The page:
Journal Information
IEEE/ACM Transactions on Computational Biology and Bioinformatics (TCBB)
Impact Factor:

Call For Papers
Affective computing is the field of study concerned with understanding, recognizing and utilizing human emotions in the design of computational systems. Research in the area is motivated by the fact that emotion pervades human life – emotions motivate human behavior, they promote social bonds between people and between people and artifacts, and emotional cues play an important role in forecasting human mental state and future actions. Technology is less efficient if it perturbs human emotions; more efficient if it engages with them productively; more attractive if it appeals to human emotions; and often it is primarily concerned with enabling humans to experience particular emotions (notably happiness). Since the coining of the term by Picard in 1997, affective computing has emerged as a cohesive sub-discipline in computer science with its own international conference (the International Conference on Affective Computing and Intelligent Interaction) and professional society (the HUMAINE Association).

IEEE Transactions on Affective Computing is intended to be a cross disciplinary and international archive journal aimed at disseminating results of research on the design of systems that can recognize, interpret, and simulate human emotions and related affective phenomena. The journal will publish original research on the principles and theories explaining why and how affective factors condition interaction between humans and technology, on how affective sensing and simulation techniques can inform our understanding of human affective processes, and on the design, implementation and evaluation of systems that carefully consider affect among the factors that influence their usability. Surveys of existing work will be considered for publication when they propose a new viewpoint on the history and the perspective on this domain. The journal covers but is not limited to the following topics:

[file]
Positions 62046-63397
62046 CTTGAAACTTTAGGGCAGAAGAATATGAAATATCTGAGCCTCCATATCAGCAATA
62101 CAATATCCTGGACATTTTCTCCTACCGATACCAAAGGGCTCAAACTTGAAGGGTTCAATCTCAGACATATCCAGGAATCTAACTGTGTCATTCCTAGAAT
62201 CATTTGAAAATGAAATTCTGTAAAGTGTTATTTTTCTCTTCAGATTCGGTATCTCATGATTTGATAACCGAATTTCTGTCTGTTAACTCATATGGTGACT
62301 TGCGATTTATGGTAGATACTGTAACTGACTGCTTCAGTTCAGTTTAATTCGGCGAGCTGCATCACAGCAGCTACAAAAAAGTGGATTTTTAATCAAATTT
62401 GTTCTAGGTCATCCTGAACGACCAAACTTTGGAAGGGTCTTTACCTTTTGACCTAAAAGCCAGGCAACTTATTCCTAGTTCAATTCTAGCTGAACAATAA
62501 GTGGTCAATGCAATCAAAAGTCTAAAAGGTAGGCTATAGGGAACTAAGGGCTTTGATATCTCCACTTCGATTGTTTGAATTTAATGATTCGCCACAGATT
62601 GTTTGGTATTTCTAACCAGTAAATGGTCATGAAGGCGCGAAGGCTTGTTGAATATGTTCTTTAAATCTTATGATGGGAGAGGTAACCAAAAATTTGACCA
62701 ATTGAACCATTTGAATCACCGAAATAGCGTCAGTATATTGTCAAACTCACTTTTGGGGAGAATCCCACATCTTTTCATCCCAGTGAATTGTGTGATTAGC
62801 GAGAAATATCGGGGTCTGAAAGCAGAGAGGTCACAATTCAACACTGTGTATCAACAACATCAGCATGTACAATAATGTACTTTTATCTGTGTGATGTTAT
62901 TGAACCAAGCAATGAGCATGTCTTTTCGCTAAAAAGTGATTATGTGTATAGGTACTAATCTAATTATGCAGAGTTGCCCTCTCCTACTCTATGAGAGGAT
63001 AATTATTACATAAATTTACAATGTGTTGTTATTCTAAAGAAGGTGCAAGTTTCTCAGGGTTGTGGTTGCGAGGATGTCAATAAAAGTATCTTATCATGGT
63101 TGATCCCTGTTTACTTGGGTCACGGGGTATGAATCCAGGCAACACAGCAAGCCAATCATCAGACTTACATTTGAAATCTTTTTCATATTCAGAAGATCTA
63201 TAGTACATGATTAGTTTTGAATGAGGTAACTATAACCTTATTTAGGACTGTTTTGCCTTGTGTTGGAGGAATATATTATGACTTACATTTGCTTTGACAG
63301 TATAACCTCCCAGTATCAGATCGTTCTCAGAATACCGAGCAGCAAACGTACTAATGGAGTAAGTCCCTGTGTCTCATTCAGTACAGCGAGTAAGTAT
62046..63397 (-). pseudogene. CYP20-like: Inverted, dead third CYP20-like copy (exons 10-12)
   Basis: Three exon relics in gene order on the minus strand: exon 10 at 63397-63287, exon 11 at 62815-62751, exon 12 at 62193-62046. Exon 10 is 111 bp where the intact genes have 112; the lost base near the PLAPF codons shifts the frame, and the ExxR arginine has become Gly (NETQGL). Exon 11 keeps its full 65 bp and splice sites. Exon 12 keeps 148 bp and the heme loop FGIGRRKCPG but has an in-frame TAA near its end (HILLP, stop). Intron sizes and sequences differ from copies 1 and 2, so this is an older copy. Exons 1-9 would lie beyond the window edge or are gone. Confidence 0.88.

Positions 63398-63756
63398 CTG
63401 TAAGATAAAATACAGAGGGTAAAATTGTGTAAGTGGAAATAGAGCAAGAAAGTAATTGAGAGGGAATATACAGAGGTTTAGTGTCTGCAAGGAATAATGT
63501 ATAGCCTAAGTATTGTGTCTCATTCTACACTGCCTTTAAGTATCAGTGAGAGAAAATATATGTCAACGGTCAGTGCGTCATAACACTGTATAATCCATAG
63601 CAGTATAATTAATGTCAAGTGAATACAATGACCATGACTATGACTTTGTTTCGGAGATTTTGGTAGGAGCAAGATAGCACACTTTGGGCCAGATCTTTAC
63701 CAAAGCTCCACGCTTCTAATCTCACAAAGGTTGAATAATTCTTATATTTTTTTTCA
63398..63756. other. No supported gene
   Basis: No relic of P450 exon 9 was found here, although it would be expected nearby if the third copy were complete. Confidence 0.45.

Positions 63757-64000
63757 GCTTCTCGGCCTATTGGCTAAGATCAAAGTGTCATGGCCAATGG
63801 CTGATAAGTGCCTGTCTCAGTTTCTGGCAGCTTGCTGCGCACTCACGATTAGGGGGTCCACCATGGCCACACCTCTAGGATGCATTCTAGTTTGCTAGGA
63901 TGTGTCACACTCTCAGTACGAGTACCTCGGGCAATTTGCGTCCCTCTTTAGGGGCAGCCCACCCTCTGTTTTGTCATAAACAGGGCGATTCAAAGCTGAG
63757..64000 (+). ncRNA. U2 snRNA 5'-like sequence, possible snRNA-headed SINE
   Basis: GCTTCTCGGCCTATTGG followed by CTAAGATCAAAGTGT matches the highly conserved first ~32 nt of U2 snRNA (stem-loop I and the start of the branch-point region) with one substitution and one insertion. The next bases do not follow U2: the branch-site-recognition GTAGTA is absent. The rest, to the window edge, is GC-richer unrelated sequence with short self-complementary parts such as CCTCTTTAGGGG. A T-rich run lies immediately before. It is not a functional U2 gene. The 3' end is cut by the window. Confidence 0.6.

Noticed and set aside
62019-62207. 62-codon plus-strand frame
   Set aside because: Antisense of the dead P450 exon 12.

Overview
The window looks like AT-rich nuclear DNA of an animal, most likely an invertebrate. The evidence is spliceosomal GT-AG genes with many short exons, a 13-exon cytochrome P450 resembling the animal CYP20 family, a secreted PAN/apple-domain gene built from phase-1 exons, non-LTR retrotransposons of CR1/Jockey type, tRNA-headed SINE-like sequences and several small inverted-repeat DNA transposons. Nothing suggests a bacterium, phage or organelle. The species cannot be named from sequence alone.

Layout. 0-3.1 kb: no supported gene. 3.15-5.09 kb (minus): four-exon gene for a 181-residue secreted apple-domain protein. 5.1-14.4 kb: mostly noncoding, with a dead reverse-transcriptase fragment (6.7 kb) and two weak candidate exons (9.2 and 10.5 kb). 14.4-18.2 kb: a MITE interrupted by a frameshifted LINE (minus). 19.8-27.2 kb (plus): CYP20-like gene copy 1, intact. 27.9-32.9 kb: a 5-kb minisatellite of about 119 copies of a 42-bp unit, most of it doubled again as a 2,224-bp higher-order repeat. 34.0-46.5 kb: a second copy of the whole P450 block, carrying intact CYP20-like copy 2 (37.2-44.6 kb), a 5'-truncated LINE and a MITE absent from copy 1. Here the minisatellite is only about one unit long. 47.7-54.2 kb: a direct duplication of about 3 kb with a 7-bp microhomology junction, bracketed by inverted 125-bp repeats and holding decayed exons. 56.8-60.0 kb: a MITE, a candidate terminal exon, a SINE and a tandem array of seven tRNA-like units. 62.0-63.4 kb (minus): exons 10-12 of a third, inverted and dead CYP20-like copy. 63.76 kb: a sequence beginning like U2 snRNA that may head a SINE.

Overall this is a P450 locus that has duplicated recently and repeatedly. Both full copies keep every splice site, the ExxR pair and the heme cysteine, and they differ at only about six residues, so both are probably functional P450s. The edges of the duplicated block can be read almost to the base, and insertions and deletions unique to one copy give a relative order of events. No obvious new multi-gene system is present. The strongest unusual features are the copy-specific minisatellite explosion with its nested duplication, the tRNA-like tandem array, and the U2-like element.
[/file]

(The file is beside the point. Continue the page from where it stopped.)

Sensing and analysis

    Algorithms and features for the recognition of affective state from face and body gestures
    Analysis of text and spoken language for emotion recognition
    Analysis of prosody and voice quality of affective speech
    Recognition of auditory and visual affect bursts
    Recognition of affective state from central (e.g. fMRI, EEG) and peripheral (e.g. GSR) physiological measures
    Methods for multi-modal recognition of affective state
    Recognition of group emotion
    Methods of data collection with respect to psychological issues as mood induction and elicitation or technical methodology as motion capturing
    Tools and methods of annotation for provision of emotional corpora

(Cyber)Psychology and behavior

    Clarification of concepts related to ‘affective computing' (e.g., emotion, mood, personality, attitude) in ways that facilitate their use in computing.
    Computational models of human emotion processes (e.g., decision-making models that account for the influence of emotion; predictive models of user emotional state)
    Studies on cross-cultural, group and cross-language differences in emotional expression
    Contributions to standards and markup language for affective computing

Behavior generation and user interaction

    Computational models of visual, acoustic and textual emotional expression for synthetic and robotic agents
    Models of verbal and nonverbal expression of various forms of affect that facilitate machine implementation
    Methods to adapt interaction with technology to the affective state of users
    Computational methods for influencing the emotional state of people
    New methods for defining and evaluating the usability of affective systems and the role of affect in usability
    Methods of emotional profiling and adaptation in mid- to long-term interaction
    Application of affective computing including education, health care, entertainment, customer service, design, vehicle operation, social agents/robotics, affective ambient intelligence, customer experience measurement, multimedia retrieval, surveillance systems, biometrics, music retrieval and generation
Last updated by Dou Sun in 2020-05-07
Special Issues
Special Issue on Deep Learning and Graph Embeddings for Network Biology
Submission Date: 2020-08-31